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File photo of Ashtiani released by Iranian state-run Press TV. AP Photo/Press TV

Ashtiani's death sentence suspended, says human rights campaigner

Reports suggest death sentence of Iranian woman condemned for adultery and the murder of her husband was never actually confirmed.

IRAN HAS SUSPENDED THE death sentence of a woman whose proposed execution was condemned by political leaders around the world.

According to a letter from an Iranian human rights campaigner to Brazil’s President Dilma Rousseff, Sakineh Mohammadi Ashtiani’s execution has been suspended.

The campaigner, who is head of the Iranian parliament’s human rights committee, claims the stoning sentence was never actually confirmed, Reuters reports.

Ashtiani was initially sentenced to be killed by stoning after being convicted in 2006 of adultery. That sentence was commuted over the summer after international outcry, but a second death sentenced for murdering her husband was upheld.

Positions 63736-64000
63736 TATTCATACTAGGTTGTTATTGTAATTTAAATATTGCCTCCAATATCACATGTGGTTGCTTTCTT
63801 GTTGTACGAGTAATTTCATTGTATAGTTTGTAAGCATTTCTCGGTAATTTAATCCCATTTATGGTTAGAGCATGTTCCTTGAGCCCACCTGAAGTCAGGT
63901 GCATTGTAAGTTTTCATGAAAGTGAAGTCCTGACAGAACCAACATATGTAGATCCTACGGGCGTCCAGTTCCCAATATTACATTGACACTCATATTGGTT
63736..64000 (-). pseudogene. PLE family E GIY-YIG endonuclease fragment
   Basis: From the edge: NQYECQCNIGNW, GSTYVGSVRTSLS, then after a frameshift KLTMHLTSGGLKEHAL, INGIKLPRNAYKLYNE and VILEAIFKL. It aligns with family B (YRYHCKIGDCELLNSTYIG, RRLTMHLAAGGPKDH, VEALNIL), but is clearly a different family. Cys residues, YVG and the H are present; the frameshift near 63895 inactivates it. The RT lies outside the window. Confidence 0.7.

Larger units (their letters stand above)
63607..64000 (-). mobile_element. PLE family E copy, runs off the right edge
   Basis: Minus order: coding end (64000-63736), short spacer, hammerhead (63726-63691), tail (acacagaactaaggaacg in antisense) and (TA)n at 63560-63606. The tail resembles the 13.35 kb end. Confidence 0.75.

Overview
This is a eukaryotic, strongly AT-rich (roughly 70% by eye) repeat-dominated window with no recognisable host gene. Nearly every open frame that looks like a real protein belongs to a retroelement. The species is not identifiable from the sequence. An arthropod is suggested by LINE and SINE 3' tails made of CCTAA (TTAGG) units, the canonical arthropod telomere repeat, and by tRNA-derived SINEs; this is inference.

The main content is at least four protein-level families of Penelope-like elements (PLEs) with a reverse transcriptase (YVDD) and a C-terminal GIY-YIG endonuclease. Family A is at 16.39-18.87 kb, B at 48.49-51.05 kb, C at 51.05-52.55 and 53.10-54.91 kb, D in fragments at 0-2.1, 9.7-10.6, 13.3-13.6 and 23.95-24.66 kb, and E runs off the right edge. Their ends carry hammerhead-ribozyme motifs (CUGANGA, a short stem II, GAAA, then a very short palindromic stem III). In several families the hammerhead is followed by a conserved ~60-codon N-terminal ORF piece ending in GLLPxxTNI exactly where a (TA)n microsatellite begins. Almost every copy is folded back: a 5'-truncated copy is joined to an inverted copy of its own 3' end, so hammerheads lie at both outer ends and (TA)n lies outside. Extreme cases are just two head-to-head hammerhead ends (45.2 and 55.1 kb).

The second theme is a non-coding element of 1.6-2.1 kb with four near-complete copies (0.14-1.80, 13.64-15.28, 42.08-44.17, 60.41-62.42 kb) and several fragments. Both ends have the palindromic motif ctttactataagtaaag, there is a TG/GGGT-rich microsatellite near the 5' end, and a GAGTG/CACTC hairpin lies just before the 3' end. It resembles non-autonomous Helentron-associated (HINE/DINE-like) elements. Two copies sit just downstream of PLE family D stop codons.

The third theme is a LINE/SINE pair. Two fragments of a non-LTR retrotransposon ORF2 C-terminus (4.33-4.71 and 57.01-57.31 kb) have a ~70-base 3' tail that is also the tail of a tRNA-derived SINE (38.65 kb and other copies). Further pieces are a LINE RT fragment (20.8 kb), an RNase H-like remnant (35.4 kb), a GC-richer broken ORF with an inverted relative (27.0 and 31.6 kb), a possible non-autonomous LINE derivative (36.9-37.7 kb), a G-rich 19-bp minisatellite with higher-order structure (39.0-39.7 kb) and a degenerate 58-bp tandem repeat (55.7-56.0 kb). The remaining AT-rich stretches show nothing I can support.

However, a judicial official said today that the final verdict on Ashtiani’s case has not been issued yet and no changes have been made.

The New York Times reports that this death sentence may now be commuted to a prison sentence with her children’s consent in accordance with Islamic law which permits the family of a murder victim to spare the murderer. Ashtiani could be spent 10 years in prison instead.

Conflicting reports over Ashtiani’s fate emerged in early November, when the BBC quoted a human rights group as saying her death by hanging had been scheduled. The French foreign minister denied those reports, saying he had spoken with an Iranian minister on the issue.

The human rights group International Campaign for Human Rights in Iran (ICHRI) said that 47 people have been hanged in Iran this year – an average of about one person every eight hours since the start of January.